The tenth anniversary of the iPhone’s unveiling came flanked with frantic articles about what could possibly come next — what could be around the corner when our smartphones already accomplish so damn much? Google Glass was superfluous and smartwatches a bit desperate, and as for everyone signing up for nanobot implants to be permanently connected to the Internet, thankfully, we’re not there yet.

In a new book I have coming out, called Touch, a noted trend forecaster is tasked with answering just this question for a major tech company: what’s up next, in tech? Her answer is a disappointing one in respect to her employer’s bottom line. She’s convinced the world is on the threshold of a resurgence in face-to-face interactions that don’t require any technology at all.

This premise is one that’s near and dear to my Luddite heart, but it’s also one that the former trend forecaster in me firmly believes. You see, when I was in my twenties and thirties, I worked as a consultant for boutique trend forecasting agencies, most of them in France. In an industry that prizes intuition, no one sits you down and tells you how to spot trends, but it only takes scrutinizing the past year’s “Best-Of” listicles to learn that trend forecasting, on a basic level, is a game of opposites and apexes. Take literature, for example: If 2015 was big in bleak dystopians, you can probably count on seeing the return of epic family sagas that pack a lot of hope. If the seven figure advances were going to the doorstoppers last year, next year, they’ll go to the novels that end at forty-thousand words.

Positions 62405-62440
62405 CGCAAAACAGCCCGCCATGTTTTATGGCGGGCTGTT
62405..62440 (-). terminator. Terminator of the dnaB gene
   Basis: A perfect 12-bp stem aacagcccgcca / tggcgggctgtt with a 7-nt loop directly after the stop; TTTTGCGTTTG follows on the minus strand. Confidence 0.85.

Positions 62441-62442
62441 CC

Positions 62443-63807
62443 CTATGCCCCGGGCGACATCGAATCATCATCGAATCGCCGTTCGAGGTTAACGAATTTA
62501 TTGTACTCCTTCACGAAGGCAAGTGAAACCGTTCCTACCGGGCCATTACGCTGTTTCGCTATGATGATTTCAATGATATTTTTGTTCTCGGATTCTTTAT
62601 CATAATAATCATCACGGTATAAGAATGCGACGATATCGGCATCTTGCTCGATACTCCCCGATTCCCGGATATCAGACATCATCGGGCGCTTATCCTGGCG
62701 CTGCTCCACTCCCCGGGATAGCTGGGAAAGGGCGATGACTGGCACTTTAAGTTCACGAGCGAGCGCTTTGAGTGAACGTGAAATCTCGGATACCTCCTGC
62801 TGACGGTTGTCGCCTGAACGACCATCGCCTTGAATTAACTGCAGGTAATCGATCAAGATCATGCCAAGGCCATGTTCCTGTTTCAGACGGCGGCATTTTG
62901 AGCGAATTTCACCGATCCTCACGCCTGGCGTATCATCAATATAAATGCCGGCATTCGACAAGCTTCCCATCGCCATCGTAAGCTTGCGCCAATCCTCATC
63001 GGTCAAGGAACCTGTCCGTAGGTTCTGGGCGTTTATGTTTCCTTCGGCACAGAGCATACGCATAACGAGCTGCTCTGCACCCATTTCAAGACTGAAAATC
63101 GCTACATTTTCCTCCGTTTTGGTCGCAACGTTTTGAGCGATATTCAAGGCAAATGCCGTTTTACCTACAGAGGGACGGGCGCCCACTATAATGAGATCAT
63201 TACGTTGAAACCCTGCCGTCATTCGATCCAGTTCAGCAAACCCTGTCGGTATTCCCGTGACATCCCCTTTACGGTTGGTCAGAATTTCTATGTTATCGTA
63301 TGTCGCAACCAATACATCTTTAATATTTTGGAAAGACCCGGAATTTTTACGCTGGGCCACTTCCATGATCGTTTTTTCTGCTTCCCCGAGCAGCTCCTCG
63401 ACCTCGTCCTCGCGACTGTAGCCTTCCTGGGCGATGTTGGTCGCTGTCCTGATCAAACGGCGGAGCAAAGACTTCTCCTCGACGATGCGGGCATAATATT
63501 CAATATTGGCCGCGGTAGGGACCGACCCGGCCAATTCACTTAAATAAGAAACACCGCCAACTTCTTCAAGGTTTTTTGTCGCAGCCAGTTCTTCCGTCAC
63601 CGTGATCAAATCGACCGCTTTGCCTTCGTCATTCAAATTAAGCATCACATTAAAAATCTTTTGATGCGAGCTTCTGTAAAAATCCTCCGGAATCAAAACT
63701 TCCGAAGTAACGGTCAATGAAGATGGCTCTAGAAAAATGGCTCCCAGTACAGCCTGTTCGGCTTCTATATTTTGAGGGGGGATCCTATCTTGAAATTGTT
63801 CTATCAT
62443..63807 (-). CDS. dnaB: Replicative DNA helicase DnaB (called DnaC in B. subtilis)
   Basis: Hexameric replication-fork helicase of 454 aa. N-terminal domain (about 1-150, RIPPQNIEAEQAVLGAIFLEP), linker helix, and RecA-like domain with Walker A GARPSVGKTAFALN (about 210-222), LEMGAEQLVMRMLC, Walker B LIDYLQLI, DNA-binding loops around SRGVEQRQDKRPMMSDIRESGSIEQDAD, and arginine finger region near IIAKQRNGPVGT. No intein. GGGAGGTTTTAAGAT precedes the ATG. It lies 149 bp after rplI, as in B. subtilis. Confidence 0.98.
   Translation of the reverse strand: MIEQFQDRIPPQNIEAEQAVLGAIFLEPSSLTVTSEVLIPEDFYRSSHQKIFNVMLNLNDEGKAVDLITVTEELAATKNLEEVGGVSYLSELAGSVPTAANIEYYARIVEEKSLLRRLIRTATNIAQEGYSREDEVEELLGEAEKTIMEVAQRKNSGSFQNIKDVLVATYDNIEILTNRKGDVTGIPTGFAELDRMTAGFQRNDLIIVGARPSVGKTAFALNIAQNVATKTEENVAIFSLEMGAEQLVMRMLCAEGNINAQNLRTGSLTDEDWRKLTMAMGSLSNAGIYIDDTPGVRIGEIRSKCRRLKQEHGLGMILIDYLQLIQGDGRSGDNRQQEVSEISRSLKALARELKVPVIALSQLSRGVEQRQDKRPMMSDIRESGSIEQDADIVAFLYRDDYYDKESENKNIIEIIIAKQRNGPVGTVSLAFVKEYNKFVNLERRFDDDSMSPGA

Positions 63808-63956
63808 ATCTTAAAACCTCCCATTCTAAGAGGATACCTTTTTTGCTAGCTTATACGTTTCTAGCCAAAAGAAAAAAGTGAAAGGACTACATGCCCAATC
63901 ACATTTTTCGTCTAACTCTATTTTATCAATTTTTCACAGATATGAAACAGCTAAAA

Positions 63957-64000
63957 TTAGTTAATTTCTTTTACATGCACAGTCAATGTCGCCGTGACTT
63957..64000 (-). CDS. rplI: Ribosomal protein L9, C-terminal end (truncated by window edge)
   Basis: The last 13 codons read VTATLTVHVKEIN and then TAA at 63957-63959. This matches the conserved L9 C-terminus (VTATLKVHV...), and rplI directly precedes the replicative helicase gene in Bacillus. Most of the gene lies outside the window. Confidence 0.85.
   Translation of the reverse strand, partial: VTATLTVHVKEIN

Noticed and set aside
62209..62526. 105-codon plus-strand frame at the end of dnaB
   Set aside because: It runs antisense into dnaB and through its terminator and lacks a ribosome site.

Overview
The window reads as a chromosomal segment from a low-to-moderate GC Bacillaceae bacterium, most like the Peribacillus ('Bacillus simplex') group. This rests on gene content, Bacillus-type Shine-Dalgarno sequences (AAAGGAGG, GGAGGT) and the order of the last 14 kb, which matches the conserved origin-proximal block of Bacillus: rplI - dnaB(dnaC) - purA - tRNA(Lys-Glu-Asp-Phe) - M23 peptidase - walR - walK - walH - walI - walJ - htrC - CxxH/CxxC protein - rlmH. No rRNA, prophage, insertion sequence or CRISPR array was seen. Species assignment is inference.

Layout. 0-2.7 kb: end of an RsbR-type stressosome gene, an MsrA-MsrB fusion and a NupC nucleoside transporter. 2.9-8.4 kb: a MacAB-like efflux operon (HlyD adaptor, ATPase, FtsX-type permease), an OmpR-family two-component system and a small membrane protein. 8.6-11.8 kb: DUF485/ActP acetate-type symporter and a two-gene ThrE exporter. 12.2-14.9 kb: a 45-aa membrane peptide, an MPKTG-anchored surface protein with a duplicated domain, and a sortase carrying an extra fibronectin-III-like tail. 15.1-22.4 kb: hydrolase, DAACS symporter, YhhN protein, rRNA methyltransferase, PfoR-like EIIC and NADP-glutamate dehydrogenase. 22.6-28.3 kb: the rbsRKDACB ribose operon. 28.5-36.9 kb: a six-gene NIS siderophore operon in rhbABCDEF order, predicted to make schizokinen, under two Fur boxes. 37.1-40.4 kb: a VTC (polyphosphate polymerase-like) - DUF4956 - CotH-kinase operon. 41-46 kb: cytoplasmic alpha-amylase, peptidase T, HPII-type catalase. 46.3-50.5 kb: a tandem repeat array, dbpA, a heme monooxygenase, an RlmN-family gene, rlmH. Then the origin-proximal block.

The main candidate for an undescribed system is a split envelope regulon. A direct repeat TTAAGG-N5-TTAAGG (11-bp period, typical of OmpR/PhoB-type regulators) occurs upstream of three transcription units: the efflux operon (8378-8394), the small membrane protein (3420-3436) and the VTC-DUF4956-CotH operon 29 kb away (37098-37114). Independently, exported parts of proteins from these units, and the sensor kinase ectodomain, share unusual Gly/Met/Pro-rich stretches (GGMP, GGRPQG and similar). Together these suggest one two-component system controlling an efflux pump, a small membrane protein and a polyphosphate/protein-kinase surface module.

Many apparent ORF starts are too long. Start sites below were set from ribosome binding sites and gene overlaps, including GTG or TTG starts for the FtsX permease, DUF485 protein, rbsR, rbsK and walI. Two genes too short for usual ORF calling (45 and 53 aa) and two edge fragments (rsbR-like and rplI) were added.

This see-saw pattern can hold true in tech, too. The key is to look for peaks and saturation points. Sophisticated entertainment systems and MP3 players paved the way for the return of the vinyl record. The seeming futility of smartphones (which were so instrumental in electing Obama) to prevent a nation from needling toward The Orange One led many of the disillusioned to leave the echo chambers of social media for the brick and mortar streets.

It would seem we’ve reached an apex in mobile phones as well, which is an exciting place to be. 2016 was the first time that Apple’s sales for cell phones waned. The iPhone 7 Plus doesn’t have much more to offer, in terms of versioning, than the iPhone 7, or, for that matter, the 6S or the SE. Plus, in the wake of an unforeseen election helmed by a hatemonger who’s physically incapable of putting down his phone, it’s really not that cool to be addicted to your cell. So yes. Indeed, the question begs. What in the world is next?

I haven’t donned my trend forecaster fascinator in years now — its feathers are ragged, the beads have fallen off. A mother to a three year-old, I mostly use my intuition to divine whether or not my toddler is going to pee her pants. But I haven’t been out of the game so long that I can’t spot something around the corner: I think we’re about to see the rise of slow communication, heralded by the return of the dumb phone.